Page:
Get To The Bottom Of BMPs For Bees

Get To The Bottom Of BMPs For Bees

Photo by Lance Cheung

Photo by Lance Cheung

For many years, Florida citrus growers and beekeepers have enjoyed a symbiotic working relationship. But recently, that relationship has been challenged as citrus growers have been forced to spray more to control the Asian citrus psyllid — the vector of HLB.
Unfortunately, the increased sprays resulted in a few unintended bee kills. This set off a contentious debate between growers and beekeepers. The Florida Department of Agriculture and Consumer Services (FDACS) stepped in and offered to mediate the discussions between both sides.
FDACS convened a number of public meetings between growers, beekeepers, UF/IFAS, and other stakeholders to develop guidelines to help protect all parties involved from potential harm. Resulting from the meeting were a number of best management practices for both growers and beekeepers with the end goal of protecting the important pollinator. According to FDACS, the guidelines revolve around relationships, communication, and information exchange.

Good Grower Guidelines

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Growers who allow apiaries in their grove should have a formal agreement with the beekeeper detailing the responsibilities and liabilities of each party. The agreement should strive to include provisions that address the following:

  • Circumstances under which the grower will be free of liability;
  • The number of hives placed in the groves;
  • How hives will be marked by the beekeeper as required by law and to include any contact information requested by the grower;
  • Where hives will be placed so they will not interfere with grove management and to reduce the likelihood of exposure of hives to pesticides;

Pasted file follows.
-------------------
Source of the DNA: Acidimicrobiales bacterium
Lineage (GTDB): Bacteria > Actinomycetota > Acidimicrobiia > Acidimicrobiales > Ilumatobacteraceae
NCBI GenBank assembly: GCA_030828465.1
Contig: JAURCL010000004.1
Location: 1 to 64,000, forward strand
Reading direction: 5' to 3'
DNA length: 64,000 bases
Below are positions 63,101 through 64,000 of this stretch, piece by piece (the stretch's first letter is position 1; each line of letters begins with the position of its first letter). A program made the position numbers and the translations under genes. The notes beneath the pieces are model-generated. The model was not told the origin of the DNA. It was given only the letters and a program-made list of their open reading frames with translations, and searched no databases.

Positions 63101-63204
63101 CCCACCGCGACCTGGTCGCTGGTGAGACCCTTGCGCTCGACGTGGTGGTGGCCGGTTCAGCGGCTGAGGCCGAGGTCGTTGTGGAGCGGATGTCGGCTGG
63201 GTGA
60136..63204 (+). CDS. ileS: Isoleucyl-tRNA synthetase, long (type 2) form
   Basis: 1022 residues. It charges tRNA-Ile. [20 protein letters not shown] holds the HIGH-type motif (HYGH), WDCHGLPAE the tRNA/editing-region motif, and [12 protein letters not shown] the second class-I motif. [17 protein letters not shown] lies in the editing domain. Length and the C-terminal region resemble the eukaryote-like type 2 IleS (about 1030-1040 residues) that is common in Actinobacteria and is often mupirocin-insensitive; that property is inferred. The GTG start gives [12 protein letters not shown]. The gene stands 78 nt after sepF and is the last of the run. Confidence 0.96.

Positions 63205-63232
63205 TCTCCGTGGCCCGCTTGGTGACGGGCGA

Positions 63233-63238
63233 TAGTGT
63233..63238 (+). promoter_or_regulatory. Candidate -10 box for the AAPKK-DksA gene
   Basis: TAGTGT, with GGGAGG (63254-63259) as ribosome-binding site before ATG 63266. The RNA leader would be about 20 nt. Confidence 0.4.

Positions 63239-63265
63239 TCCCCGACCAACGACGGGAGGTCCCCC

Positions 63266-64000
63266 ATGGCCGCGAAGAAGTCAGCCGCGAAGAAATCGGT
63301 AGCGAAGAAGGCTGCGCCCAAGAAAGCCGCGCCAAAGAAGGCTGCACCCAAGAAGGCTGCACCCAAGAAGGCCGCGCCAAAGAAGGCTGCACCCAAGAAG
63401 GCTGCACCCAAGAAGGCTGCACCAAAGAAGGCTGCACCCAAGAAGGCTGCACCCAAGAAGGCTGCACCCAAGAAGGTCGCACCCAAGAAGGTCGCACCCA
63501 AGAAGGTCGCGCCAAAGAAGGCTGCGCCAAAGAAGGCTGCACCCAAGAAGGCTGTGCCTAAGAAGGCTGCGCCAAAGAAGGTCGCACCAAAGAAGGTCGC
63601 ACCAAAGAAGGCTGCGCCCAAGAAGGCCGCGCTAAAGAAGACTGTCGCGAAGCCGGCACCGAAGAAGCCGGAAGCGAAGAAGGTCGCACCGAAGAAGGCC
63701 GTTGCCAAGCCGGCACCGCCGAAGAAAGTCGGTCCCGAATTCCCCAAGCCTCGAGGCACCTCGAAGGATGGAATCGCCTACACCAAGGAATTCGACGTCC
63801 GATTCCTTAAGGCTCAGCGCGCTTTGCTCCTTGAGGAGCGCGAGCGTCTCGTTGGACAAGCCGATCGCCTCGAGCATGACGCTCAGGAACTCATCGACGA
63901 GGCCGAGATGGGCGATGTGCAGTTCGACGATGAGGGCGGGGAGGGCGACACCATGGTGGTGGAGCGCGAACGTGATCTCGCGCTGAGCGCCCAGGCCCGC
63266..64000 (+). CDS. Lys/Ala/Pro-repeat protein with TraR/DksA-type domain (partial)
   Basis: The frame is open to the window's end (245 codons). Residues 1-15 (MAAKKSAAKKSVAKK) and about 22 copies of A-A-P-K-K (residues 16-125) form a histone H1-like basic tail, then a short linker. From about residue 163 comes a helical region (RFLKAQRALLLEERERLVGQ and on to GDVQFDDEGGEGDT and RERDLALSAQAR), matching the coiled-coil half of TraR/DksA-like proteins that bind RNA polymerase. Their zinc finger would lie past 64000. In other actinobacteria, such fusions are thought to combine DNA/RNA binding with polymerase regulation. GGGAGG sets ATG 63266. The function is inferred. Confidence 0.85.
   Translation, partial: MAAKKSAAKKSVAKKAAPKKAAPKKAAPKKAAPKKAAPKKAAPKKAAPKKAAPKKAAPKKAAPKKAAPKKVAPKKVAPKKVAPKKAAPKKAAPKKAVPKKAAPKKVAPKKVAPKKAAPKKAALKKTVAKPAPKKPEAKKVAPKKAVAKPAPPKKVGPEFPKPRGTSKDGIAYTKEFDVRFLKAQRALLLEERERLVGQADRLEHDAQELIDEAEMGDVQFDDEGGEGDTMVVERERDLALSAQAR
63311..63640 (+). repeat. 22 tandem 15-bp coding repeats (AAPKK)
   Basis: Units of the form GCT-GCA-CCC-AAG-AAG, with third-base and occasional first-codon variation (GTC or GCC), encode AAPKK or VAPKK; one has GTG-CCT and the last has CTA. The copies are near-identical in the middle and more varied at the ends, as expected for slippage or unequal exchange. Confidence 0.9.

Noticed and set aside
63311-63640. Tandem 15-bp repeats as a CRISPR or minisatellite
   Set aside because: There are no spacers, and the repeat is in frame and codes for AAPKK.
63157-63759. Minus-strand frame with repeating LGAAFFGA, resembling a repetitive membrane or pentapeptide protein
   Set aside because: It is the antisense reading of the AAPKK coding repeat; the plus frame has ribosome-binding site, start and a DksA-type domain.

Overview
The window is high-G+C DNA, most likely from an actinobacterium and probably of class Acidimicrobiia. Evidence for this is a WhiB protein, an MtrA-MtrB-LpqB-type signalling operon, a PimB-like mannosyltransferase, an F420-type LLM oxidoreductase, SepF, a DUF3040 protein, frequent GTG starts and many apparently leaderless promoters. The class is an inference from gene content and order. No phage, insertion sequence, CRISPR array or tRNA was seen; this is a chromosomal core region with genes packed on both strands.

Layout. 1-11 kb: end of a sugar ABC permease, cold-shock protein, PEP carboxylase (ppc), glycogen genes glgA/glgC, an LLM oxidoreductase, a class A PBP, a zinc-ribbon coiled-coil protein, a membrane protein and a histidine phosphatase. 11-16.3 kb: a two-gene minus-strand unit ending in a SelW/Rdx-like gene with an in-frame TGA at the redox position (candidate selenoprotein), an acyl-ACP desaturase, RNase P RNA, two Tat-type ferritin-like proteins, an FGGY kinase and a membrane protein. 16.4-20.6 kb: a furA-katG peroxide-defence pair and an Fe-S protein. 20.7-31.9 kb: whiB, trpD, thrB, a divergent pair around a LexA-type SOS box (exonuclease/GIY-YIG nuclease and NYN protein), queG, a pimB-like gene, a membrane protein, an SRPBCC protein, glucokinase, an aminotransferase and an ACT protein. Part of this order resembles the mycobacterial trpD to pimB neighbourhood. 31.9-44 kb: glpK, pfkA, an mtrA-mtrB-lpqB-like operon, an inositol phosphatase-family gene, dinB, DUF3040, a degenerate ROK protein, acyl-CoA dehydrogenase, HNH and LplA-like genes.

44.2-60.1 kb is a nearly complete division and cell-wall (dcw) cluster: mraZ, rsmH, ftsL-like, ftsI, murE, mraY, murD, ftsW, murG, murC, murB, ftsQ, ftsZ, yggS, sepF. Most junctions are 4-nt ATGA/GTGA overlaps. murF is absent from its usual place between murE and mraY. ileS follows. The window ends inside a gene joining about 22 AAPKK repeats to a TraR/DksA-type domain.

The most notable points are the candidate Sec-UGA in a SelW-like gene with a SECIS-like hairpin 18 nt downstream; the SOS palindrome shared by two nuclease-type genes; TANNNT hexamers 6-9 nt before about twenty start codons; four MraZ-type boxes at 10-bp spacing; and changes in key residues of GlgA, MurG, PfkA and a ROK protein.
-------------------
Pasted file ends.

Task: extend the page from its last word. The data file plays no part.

• The duration of stay for the hives — identify a window during bloom when pesticide exposure is least likely;
  • How the grower will provide a list of pesticides products intended to be used while hives are in the grove, upon request;
  • How the grower will communicate plans to apply pesticides that may involve relocation of bee hives, upon request;
  • Identification of temporary holding areas, if available, where hives may be relocated during pesticide applications;
  • The beekeeper’s liability insurance ($1 million is common coverage); and
  • The best means to quickly contact one another if urgent issues arise.

Beekeeper Best Practices

Beekeepers should seek formal agreements with growers that includes the same information as listed in the grower recommendations. The FDACS best practices for beekeepers also provide tips to help manage pesticide risks to bees in or near citrus and include the following:

  • Stay in touch with the grower — clear and regular communication is the best way to avoid pesticide problems.
  • Beekeepers should advise the grower immediately if they observe bee kills or any unusual bee conditions.
  • Do not place bees in citrus without a written agreement to do so from the grower.
  • When granted permission to keep hives in a grove, do not “sublet” and allow other beekeepers to bring in their hives.
  • Do not assume that because you’ve worked with a grower before, you can bring your hives in again without written permission.
  • Keep the grower informed of hive locations, status, and concerns, and be willing to remove hives promptly if the need arises.
  • Follow regulations to register as a beekeeper with FDACS Division of Plant Industry (DPI).
  • Register hive locations with the FDACS-DPI “Bee Locator” online map. Ensure that the information is accurate and kept current.
  • Contact Citrus Health Management Area (CHMA) captains to request updates on spray schedules and be sure to confirm application schedules with the individual grower/applicator where your bees will be working.
  • Communicate with fellow beekeepers working in your area to share information, facilitate communication with grove operators, encourage adoption of recommendations, facilitate movement of hives, and identify holding locations for temporary foraging.
  • Be a good partner with growers — be flexible and work to develop a long-standing relationship.
  • Reward growers who work with you — consider financial remuneration or in-kind rewards.

To learn more about all of the guidelines for growers and beekeepers, visit FloridaBeeProtection.org.